October 18, 2018

The Dilemma Facing Israeli American Jews

Over half a million Israelis now live in countries other than Israel.   The majority of these have settled in the United States and Canada for the long run, teaching at universities, running business and becoming entrepreneurs.  Most identify as secular and send their children to public schools.  These children, though they maintain a vague Israeli identity via their parents, call their current country of residence home.

Far removed from Israel which offered them Jewish identity by osmosis without any effort required to affiliate, their Jewish life and especially their children’s Jewish identities are threatened.   Instead of absorbing Chanukah in the street, now only Christmas bombards them at holiday time.  Instead of a national ambiance of Sabbath on Saturday, they have soccer practice and the myriad extracurricular activities of the average American child and teen.  When the High Holidays come, whereas in Israel they might have stepped into a synagogue or community center for prayer, they now must contend with the notion of High Holiday tickets for the first time, something those grown up in the Israeli zeitgeist find bizarre, as strange and foreign to them as paying for synagogue membership.

Diaspora Jews, no matter their denomination, for the most part retain their Jewish identity by forming religious communities around synagogues.  Synagogues provide American Jews with a religious connection, communal identity and association, rudimentary education and a vital sense of Jewish peoplehood.  Most secular Israelis did not attend synagogues in Israel and many may never have been in a synagogue.  They are acculturated to see religion as dangerous, political, and coercive.  They do not easily connect to non-Orthodox synagogues, because, as the cliché goes, for secular Israelis the synagogue they do not attend is Orthodox.  Thus Israeli Americans do not have the connection with synagogues that American Jews might have with which to retain their Jewish culture.

Israeli Americans are a population that is so connected in some ways to their Jewish roots and memories, but whose children will assimilate into American culture more quickly than the children of immigrants who came here a century ago.

Israelis who have left Israel stay connected to their cultural heritage through a connection to fellow Israelis and by gathering for events such as Israel Independence Day.  They hope their children will avoid intermarrying and assimilating, but in reality Israeli culture will be difficult to maintain for this next generation and will not be enough to act as a bulwark against assimilation. In the United States it is religious community, of whatever denomination, that keeps one Jewish.  Secular Israeli culture is little substitute.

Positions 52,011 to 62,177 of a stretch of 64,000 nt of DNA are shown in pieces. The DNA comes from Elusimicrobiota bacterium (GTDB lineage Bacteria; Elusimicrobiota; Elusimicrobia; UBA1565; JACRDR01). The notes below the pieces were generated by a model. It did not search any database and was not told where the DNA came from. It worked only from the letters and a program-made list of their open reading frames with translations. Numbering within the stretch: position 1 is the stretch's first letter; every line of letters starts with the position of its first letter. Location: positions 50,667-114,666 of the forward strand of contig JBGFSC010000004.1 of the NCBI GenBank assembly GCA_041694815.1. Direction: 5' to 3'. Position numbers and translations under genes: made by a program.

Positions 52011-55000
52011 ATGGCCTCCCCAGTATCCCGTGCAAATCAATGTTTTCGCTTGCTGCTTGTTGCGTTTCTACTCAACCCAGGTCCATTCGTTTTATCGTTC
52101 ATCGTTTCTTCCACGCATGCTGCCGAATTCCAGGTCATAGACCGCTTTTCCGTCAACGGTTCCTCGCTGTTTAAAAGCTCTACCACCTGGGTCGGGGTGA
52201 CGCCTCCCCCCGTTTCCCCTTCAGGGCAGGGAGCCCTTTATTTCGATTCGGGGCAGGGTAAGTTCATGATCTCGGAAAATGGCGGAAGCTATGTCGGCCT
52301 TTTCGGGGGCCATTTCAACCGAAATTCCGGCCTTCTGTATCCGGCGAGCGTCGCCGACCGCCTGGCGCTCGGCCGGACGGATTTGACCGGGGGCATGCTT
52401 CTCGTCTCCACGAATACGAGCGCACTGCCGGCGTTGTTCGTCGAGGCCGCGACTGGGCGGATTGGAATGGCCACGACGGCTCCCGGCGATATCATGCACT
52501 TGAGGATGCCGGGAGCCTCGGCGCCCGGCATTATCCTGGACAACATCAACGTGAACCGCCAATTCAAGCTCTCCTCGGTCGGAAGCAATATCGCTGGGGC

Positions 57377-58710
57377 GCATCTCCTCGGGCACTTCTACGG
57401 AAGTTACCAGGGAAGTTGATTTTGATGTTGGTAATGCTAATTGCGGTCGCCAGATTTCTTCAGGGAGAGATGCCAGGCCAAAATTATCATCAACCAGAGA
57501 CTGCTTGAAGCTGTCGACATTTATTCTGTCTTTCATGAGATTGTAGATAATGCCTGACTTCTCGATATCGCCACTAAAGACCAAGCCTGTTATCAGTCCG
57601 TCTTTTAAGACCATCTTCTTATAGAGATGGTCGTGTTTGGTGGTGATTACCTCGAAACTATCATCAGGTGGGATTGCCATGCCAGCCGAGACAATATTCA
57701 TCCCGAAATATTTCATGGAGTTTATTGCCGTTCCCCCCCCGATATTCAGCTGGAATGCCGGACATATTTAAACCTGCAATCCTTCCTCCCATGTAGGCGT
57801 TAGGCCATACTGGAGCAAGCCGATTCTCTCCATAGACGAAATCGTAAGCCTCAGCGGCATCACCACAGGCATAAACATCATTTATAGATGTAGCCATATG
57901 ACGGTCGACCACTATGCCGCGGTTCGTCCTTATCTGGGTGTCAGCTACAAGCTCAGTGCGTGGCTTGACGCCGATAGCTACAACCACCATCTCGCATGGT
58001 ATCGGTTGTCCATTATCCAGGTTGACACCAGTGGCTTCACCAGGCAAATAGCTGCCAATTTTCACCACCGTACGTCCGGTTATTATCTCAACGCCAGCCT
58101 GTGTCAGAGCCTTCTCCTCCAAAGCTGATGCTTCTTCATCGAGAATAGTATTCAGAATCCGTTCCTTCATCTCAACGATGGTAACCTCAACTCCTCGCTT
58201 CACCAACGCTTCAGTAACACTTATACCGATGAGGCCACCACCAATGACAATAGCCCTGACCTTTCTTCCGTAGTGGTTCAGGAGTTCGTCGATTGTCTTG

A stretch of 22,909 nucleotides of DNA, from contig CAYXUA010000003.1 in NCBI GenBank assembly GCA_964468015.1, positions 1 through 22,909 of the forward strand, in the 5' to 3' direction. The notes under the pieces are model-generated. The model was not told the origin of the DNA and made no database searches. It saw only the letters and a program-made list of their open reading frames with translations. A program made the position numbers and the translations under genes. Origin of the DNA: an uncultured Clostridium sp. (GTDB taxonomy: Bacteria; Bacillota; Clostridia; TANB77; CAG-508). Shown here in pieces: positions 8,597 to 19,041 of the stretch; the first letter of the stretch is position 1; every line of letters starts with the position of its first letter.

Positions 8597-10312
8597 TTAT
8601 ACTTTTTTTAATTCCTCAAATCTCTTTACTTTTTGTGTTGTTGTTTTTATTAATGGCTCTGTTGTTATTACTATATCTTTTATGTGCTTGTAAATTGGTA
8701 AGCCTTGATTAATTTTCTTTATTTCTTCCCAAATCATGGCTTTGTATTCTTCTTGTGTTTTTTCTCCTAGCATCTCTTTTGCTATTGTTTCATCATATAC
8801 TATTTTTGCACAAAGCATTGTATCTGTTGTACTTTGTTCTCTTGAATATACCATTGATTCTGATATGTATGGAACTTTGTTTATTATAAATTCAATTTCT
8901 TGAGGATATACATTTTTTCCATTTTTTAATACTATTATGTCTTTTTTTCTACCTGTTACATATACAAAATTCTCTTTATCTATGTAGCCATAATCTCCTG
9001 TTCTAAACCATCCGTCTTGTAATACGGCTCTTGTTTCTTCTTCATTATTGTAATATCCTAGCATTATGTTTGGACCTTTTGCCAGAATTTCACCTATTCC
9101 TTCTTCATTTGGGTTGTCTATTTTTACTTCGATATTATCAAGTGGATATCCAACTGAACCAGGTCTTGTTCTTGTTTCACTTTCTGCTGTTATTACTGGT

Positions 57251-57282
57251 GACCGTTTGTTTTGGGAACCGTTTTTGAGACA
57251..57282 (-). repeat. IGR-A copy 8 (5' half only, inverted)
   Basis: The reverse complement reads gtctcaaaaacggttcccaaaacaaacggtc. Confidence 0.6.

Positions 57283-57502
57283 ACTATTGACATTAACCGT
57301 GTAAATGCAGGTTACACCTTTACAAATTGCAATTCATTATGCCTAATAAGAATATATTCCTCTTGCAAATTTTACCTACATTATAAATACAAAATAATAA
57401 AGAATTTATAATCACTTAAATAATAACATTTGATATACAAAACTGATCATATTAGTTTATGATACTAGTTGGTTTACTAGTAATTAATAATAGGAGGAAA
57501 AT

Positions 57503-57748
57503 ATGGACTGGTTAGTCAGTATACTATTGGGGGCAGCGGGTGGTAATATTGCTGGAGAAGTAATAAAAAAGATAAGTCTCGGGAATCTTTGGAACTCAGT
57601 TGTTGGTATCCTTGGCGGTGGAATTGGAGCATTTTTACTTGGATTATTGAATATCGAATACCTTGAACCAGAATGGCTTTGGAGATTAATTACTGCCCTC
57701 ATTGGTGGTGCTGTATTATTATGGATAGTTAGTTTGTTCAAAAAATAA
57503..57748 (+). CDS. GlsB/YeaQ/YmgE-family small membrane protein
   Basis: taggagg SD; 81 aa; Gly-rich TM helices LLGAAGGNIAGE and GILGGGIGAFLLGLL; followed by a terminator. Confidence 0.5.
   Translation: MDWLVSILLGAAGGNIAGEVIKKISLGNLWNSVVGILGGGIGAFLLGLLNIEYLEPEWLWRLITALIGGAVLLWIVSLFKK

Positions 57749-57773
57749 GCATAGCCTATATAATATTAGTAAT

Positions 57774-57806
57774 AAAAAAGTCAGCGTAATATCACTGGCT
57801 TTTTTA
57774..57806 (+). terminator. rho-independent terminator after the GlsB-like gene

Several years ago an Israeli came to my synagogue, Bais Abraham Congregation in St. Louis, Missouri, and told us that there was something local secular Israelis wanted from the Jewish community: a school to teach their children to read and write the Hebrew language.   Realizing this was an opportunity to engage secular Israelis on their own terms, and perhaps eventually to engage them in the Jewish community and religious life we opened a Hebrew school to teach these Israeli children to read and write Hebrew.  We staffed the school with Israeli language teachers and a volunteer principal and used the holidays as opportunities to teach about Jewish life and culture, because the holidays are something that their secular parents see as national rather than religious. 

They never expected to feel at home in a synagogue with religious people, rather they expected coercion, derision, and alienation.  Instead, they were surprised to feel embraced and at home in a Jewish religious environment.

Two years into the school’s existence the Israeli families began to trust us and to realize the importance of some Jewish education to the extent that they asked for an extra hour of study each week for their children to learn about Judaism.    I saw this as the schools’ true raison d'etre.   The Hebrew School now acts as a foundation upon which we provide an array of engagement for secular Israeli families. 

I am convinced that opening up Jewish Community Centers and other culturally Jewish institutions to Israelis will never be enough to retain Israelis abroad as part of the Jewish people.   It will take congregations that are open and welcoming in nature, many of them, learning about Israeli culture and the subtleties of engaging this population and meeting their needs, to retain their children as part of the Jewish people and engage them in Jewish life.  It requires Israeli shelichim who both understand Israeli culture and appreciate a synagogue's religious life and who can be part of the synagogue and school and serve as a bridge to local Israelis.

Time is running out before the children of these Jews assimilate en masse.   It happens as they finish high school and go to college here with almost no Jewish religious knowledge, identity or practice.  Despite being Israeli they have much less Jewish connection and knowledge than their Reform or Conservative American born, synagogue connected, counterparts.

We can make a big difference in retaining these Jews and their children as part of the Jewish people and Jewish religion.  If we do not put resources toward this challenge, equipping synagogues across the country to engage Israelis and to understand their unique culture and needs, it will soon be too late.